IDEAS home Printed from https://ideas.repec.org/p/iuk/wpaper/2007-05.html
   My bibliography  Save this paper

Getting Carried Away in Auctions as Imperfect Value Discovery

Author

Listed:
  • Eric Rasmusen

    (Department of Business Economics and Public Policy, Indiana University Kelley School of Business)

Abstract

Bidders in auctions must decide whether and when to incur the cost of estimating the most they are willing to pay. This can explain why people seem to get carried away, bidding higher than they had planned before the auction and then finding they had paid more than the object was worth to them. Even when such behavior is rational, ex ante, it may be perceived as irrational if one ignores other situations in which people revise their bid ceilings upwards and are happy when that enables them to win the auction.

Suggested Citation

  • Eric Rasmusen, 2007. "Getting Carried Away in Auctions as Imperfect Value Discovery," Working Papers 2007-05, Indiana University, Kelley School of Business, Department of Business Economics and Public Policy.
  • Handle: RePEc:iuk:wpaper:2007-05
    as

    Download full text from publisher

    File URL: http://kelley.iu.edu/riharbau/RePEc/iuk/wpaper/bepp2007-05-rasmusen.pdf
    Download Restriction: no

    Other versions of this item:

    References listed on IDEAS

    as
    1. Jeremy Bulow & Paul Klemperer, 2002. "Prices and the Winner's Curse," RAND Journal of Economics, The RAND Corporation, vol. 33(1), pages 1-21, Spring.
    2. John Asker, 2000. "Bidding up, buying out and cooling-off: an examination of auctions with withdrawal rights," Economic Theory, Springer;Society for the Advancement of Economic Theory (SAET), vol. 16(3), pages 585-611.
    3. Nicola Persico, 2000. "Information Acquisition in Auctions," Econometrica, Econometric Society, vol. 68(1), pages 135-148, January.
    4. Rasmusen Eric Bennett, 2001. "Explaining Incomplete Contracts as the Result of Contract-Reading Costs," The B.E. Journal of Economic Analysis & Policy, De Gruyter, vol. 1(1), pages 1-39, October.
    5. Eric Rasmusen, 2004. "When Does Extra Risk Strictly Increase the Value of Options?," Finance 0409004, EconWPA.
    6. Alvin E. Roth & Axel Ockenfels, 2002. "Last-Minute Bidding and the Rules for Ending Second-Price Auctions: Evidence from eBay and Amazon Auctions on the Internet," American Economic Review, American Economic Association, vol. 92(4), pages 1093-1103, September.
    7. Rasmusen Eric Bennett, 2006. "Strategic Implications of Uncertainty over One's Own Private Value in Auctions," The B.E. Journal of Theoretical Economics, De Gruyter, vol. 6(1), pages 1-22, November.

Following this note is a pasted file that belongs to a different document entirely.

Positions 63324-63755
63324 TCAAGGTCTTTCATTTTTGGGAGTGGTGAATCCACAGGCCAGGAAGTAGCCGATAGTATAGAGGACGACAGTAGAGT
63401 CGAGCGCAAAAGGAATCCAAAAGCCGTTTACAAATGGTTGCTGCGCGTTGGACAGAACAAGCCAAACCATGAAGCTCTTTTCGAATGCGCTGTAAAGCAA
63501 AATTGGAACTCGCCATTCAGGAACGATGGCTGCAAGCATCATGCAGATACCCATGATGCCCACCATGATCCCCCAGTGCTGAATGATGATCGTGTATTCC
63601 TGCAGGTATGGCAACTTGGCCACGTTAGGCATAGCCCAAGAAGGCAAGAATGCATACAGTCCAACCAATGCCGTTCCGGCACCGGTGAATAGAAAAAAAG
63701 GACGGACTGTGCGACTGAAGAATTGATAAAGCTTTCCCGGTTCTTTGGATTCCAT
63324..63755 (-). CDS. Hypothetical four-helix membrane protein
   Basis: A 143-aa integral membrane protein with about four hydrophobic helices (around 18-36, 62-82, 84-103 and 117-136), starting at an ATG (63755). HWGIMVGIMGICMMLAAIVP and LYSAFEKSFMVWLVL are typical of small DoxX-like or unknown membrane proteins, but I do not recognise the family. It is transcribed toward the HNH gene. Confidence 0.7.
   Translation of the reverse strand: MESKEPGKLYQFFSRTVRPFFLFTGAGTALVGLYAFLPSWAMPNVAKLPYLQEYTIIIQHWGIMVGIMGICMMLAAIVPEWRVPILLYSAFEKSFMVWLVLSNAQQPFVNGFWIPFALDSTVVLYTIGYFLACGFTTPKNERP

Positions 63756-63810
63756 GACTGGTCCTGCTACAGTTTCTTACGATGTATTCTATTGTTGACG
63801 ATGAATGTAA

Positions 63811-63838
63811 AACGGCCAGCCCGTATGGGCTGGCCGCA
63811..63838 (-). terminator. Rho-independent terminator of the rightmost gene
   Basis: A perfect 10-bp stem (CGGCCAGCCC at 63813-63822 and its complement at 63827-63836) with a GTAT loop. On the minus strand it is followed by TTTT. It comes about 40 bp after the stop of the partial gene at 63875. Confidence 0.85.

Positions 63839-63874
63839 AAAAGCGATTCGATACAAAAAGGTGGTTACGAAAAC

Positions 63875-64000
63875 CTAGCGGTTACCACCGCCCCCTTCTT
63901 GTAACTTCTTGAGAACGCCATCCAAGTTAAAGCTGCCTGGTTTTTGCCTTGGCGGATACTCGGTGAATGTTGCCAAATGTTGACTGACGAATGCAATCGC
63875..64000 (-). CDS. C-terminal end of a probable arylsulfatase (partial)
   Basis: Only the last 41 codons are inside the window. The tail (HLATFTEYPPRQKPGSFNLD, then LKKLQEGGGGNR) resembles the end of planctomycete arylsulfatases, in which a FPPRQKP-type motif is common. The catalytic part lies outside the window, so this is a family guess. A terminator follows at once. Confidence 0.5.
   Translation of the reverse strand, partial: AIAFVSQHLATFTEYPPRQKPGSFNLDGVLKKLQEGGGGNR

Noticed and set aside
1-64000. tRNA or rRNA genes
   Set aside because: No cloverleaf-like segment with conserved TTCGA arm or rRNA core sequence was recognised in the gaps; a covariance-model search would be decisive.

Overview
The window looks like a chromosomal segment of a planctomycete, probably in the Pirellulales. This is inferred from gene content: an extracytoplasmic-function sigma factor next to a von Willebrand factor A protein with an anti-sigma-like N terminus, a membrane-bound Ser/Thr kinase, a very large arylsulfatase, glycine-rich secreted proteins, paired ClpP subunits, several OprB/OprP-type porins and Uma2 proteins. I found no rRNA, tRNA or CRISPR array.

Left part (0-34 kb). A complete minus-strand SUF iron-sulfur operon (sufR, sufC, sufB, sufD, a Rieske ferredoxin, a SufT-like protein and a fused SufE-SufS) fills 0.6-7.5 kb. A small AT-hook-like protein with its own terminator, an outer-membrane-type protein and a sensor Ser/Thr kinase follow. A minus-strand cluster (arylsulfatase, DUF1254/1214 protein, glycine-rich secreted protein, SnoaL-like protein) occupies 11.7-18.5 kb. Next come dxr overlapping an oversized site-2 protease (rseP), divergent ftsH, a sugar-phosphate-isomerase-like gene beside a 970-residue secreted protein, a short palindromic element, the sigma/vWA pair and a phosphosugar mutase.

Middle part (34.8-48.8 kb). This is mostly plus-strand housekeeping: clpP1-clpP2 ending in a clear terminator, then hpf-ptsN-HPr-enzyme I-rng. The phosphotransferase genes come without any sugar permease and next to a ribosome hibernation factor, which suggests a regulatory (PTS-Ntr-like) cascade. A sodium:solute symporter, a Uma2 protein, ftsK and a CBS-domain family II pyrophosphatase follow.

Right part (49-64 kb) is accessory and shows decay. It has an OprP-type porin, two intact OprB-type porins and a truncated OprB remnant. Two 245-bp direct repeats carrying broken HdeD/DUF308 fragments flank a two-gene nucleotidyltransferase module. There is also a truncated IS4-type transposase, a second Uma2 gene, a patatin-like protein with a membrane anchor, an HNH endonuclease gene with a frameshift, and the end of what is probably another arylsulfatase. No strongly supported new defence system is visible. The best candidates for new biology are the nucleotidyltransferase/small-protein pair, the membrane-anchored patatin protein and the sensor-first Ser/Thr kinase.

Full references (including those not matched with items on IDEAS)

    Citations

    Citations are extracted by the CitEc Project, subscribe to its RSS feed for this item.
    as


    Cited by:

    1. Rasmusen Eric Bennett, 2006. "Strategic Implications of Uncertainty over One's Own Private Value in Auctions," The B.E. Journal of Theoretical Economics, De Gruyter, vol. 6(1), pages 1-22, November.

    More about this item

    NEP fields

    This paper has been announced in the following NEP Reports:

    Statistics

    Access and download statistics

    Corrections

    All material on this site has been provided by the respective publishers and authors. You can help correct errors and omissions. When requesting a correction, please mention this item's handle: RePEc:iuk:wpaper:2007-05. See general information about how to correct material in RePEc.

    For technical questions regarding this item, or to correct its authors, title, abstract, bibliographic or download information, contact: (Rick Harbaugh). General contact details of provider: http://edirc.repec.org/data/dpiubus.html .

    If you have authored this item and are not yet registered with RePEc, we encourage you to do it here. This allows to link your profile to this item. It also allows you to accept potential citations to this item that we are uncertain about.

    If CitEc recognized a reference but did not link an item in RePEc to it, you can help with this form .

    If you know of missing items citing this one, you can help us creating those links by adding the relevant references in the same way as above, for each refering item. If you are a registered author of this item, you may also want to check the "citations" tab in your RePEc Author Service profile, as there may be some citations waiting for confirmation.

    Please note that corrections may take a couple of weeks to filter through the various RePEc services.

    IDEAS is a RePEc service hosted by the Research Division of the Federal Reserve Bank of St. Louis . RePEc uses bibliographic data supplied by the respective publishers.